Somalia’s coronavirus khat bans leaves chewers in a stew
Flights carrying the mild stimulant khat have been banned from entering Somalia, leaving chewers of the leaves in a stew, write the BBC’s Mary Harper and Bella Hassan.
By Mary Harper
In normal times, around midday, when the bunches of fresh leaves arrive in Somalia’s capital, Mogadishu, by plane from Kenya, men disappear from view, lounging in khat kiosks or chewing at home.
The leaf, also known as miraa, acts as a stimulant, sending users into a frenzy of excited chatter. Business deals are made and broken, tired fighters are kept awake.
In March, the government of Somalia banned international flights, including khat planes, as part of its efforts to contain coronavirus.
When it imposed a lockdown, it forbade people from gathering together to chew their beloved leaves as this would break social distancing rules. Officials warned that because khat is picked by hand it could help spread Covid-19.
But the stimulant is still finding its way into the country.
Some comes in by road from Ethiopia. Some is transported by boat from Kenya, where many khat growers and traders say they have lost their livelihoods. The situation is especially grave in central Meru county, the heartland of khat farming in Kenya.
The chairman of the Nyambene Miraa Traders’ Association, Kimathi Munjuri, said members of his organisation exported about $250,000 (£200,000) worth of khat a day to the Somali capital, Mogadishu.
About half-a-million farmers cultivate the stimulant in the Horn of Africa; many will be hit hard by the ban.
Although most khat sellers in Somalia have nothing to trade, a few crafty dealers have hit a goldmine.
“Before Covid-19, we got fresh leaves from Kenya,” says a woman who sells khat in Mogadishu. “Now we get it illegally from the port city of Kismayo, and because it is so limited, we can push up the price. I used to sell one kilo of leaves for about $20 to $25. Now I sell it for $120. This ban has been very good for us.”
“A man without khat is like a fish out of water,” says Mohamed Abdi, a committed chewer in Mogadishu. “I have to have my fix, no matter what. But I cannot afford the exorbitant prices, so I am going quietly mad.”
“I have stopped consuming khat because of the crazy prices,” says another chewer, Hassan Abdiwali. “Some of my friends have started using other substances like illegal drugs or homemade alcohol. Others have started to rob so they can afford to buy khat. For us khat lovers, this is the worst situation we have ever been in.”
Seized khat burned
The leaf is very popular among the security forces, whose pay is far too low for them to afford the current prices. There have been reports that some police and soldiers are stealing phones and money to pay for khat.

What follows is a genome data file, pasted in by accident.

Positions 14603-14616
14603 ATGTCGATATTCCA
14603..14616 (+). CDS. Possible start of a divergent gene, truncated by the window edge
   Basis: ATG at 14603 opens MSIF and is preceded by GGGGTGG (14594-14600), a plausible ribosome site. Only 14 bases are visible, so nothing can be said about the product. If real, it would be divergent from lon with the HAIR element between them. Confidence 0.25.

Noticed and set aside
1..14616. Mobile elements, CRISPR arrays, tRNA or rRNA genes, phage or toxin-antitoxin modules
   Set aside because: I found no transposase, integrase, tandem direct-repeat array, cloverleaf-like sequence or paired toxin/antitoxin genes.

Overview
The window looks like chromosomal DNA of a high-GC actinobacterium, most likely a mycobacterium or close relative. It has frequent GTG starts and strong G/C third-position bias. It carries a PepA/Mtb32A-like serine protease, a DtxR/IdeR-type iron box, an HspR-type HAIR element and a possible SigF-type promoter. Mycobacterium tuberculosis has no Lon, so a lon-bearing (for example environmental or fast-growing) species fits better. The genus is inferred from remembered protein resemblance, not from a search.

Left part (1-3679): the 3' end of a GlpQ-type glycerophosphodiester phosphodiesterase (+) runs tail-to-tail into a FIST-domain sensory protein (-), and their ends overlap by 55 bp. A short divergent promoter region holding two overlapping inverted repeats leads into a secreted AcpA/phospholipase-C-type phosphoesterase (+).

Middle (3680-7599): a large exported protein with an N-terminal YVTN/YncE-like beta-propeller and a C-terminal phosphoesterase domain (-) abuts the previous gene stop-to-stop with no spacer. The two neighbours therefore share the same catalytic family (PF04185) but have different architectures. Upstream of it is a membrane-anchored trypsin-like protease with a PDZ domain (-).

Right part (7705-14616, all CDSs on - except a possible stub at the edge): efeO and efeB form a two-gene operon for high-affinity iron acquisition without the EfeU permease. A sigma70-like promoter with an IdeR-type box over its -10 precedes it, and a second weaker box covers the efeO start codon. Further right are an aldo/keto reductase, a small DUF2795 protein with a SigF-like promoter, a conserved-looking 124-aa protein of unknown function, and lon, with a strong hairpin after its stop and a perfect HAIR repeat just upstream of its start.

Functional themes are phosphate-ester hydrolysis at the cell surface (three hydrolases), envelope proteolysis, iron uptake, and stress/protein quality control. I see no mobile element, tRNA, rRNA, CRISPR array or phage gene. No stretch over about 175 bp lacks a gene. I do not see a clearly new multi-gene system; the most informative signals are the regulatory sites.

The stimulant is especially popular in the self-declared republic of Somaliland, where it has also been temporarily banned because of coronavirus. The authorities say it makes social distancing impossible and that they will reassess the situation after the Islamic holy month Ramadan.
Most of Somaliland’s khat comes in by road from Ethiopia. Trucks piled high with bunches of leaves race in, horns blaring, to make sure the delivery is fresh on arrival. Vehicles caught under the current ban are confiscated. Any khat that is found is burned.
I did not expect more than 30% of the population to be so addicted to khat that they would do anything they could to get their hands on it”
President of Somaliland
Many of Somaliland’s major dealers have agreed to the ban, saying people’s health is more important than anything. But some sneaks into the territory, also fetching sky-high prices.
“I expected some people to try to smuggle khat into the territory during the suspension,” said the president of Somaliland, Muse Bihi. “But I did not expect more than 30% of the population to be so addicted to it that they would do anything they could to get their hands on it.”
Some people are delighted with the ban, especially anti-khat campaigners like Abukar Awale.
“The ban is a blessing from the skies. There is less domestic violence, less divorce and wives are happy because their husbands are spending their money on their families, not the drug,” he says.
“Productivity is increasing because men can no longer spend six hours a day wasting their time chewing khat. If Somalia wants to rise again, it should use the hundreds of millions of dollars spent on that awful drug for the development of the country,” he adds.
Mr Awale says khat also damages people’s health. It can damage teeth and there are concerns of a possible link to mouth cancer.
Some doctors say regular chewing can lead to addiction and psychosis, although a Home Affairs Select Committee in the UK, where the stimulant was banned in 2014 and labelled a class C drug, said there was no evidence of a direct link between khat and psychosis.
Mr Awale hopes the ban will last forever. But this is unlikely. Previous bans on khat flights from Kenya have not lasted.
There is a strong pro-khat lobby in Somalia. It is unlikely politicians will outlaw the drug as it is such a central part of the economy and of social life. Plus, many of those in powerful positions are not averse to a lively chewing session themselves.